Chelmsford mother of three Sara Foster is highlighting the symptoms of ovarian cancer for awareness month this March, after being diagnosed with the disease the same day as her smear test result came back negative.
Sara, who was diagnosed in July 2017 at the age of 47 after months of unexplained bloating – is highlighting how women of any age need to be vigilant for signs of the disease often associated with those aged 50-plus – especially as there is no screening programme to pick it up.
She has been chosen as one of 13 women who have been diagnosed with ovarian cancer to take part in the Touch of Teal fashion show in London this month for the leading support charity Ovacome. Taking to the catwalk is massively out of Sara’s comfort zone.
For like many women Sara did not know the symptoms of the disease herself and it took a few months of bloating and extreme tiredness for her to eventually seek medical help.
She had thought that she might have a gluten intolerance and had tried cutting out bread for three months first. After this made no difference, she wondered if she had irritable bowel syndrome.
“Cancer was not on my radar at all, with no history of the disease in my family,” says Sara.
“I just thought I was bloated from eating too much bread.”
She became increasingly alarmed in the final five weeks before visiting her doctor’s surgery when the bloating became persistent and she was overwhelmed with tiredness.
“It was a different type of immense tiredness than I’d ever had before. If I sat down my eyes would shut and I would fall asleep for a good hour and then still be able to sleep like a log at night.”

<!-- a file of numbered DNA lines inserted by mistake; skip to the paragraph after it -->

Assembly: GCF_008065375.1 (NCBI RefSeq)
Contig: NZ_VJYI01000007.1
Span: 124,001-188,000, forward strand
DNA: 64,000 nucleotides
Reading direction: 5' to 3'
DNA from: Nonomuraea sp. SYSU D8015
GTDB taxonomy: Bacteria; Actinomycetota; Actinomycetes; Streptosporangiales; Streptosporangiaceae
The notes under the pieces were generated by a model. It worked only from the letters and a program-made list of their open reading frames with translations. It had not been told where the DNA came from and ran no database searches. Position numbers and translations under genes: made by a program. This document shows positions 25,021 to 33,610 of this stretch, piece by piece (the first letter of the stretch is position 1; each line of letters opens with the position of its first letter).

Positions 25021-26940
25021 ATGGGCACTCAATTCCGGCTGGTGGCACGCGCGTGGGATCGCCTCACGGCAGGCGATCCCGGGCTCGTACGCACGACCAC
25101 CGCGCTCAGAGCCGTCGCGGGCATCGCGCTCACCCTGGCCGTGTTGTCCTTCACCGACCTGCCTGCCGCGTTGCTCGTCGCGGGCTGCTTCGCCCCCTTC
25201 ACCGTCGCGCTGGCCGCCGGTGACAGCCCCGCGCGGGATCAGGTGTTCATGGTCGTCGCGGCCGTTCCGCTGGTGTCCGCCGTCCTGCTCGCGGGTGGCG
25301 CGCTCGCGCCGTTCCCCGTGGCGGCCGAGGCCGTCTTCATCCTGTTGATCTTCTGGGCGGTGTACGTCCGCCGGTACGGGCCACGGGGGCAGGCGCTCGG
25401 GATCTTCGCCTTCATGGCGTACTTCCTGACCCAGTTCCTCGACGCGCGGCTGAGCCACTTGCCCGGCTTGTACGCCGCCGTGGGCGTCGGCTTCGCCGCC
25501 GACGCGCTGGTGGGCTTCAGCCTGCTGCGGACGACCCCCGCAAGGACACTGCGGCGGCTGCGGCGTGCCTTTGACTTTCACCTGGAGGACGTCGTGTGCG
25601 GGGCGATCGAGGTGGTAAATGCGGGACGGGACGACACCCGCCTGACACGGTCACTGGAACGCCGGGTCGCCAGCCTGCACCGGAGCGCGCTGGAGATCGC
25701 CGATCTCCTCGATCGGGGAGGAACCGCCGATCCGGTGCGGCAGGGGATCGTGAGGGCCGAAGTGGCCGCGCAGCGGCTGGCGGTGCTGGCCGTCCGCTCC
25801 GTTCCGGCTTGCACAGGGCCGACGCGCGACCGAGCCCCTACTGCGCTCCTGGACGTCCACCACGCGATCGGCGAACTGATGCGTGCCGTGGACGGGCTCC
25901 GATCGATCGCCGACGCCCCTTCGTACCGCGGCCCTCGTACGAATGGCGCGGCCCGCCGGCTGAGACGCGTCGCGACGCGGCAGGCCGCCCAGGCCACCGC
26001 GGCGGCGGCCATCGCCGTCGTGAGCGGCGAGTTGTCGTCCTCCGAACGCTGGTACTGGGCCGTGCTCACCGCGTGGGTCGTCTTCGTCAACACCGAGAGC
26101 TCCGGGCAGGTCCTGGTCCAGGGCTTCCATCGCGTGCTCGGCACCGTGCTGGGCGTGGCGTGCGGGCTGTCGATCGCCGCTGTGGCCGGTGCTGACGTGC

Sara is not alone in believing that bloating caused by ovarian cancer is from something less serious, says Ovacome, and of course in most cases this will be the case. But if it lasts for more than two weeks – and is not a woman’s normal, then visit your GP.
The charity has come up with an easy to remember B.E.A.T. acronym of the main symptoms: B is for bloating that is persistent and does not come and go; E is for eating difficulties and feeling fuller quicker; A is for abdominal or pelvic pain you feel most days and T is for toilet changes, bladder or bowel.
Sara recognises that the cancer was caught early enough for surgery and six rounds of chemotherapy to be effective in removing the large tumour on each of her ovaries.
Since finishing chemo in January 2018, she has had no evidence of disease but says she has been affected emotionally as well as physically.
“I’ve lost my long red hair, but I realise that I am lucky, with one of the Touch of Teal models having suddenly passed away.”
Speaking about the fashion show: “It’s going to be an emotional, but a very worthwhile day and if my story resonates with just one woman and gets her to her GP in time, then I will be happy.”
Photo Credit to Phil Gammon